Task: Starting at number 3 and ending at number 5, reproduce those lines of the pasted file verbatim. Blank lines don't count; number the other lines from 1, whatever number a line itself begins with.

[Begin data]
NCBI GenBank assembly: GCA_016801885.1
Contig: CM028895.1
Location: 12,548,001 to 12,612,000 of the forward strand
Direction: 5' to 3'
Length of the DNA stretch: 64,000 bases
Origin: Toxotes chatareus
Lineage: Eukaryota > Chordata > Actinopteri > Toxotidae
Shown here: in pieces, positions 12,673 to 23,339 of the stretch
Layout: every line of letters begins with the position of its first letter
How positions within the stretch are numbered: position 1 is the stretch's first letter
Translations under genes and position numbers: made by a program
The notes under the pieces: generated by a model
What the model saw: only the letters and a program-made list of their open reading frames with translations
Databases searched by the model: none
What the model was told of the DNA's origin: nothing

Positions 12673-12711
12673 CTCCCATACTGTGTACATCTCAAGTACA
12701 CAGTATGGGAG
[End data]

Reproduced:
Location: 12,548,001 to 12,612,000 of the forward strand
Direction: 5' to 3'
Length of the DNA stretch: 64,000 bases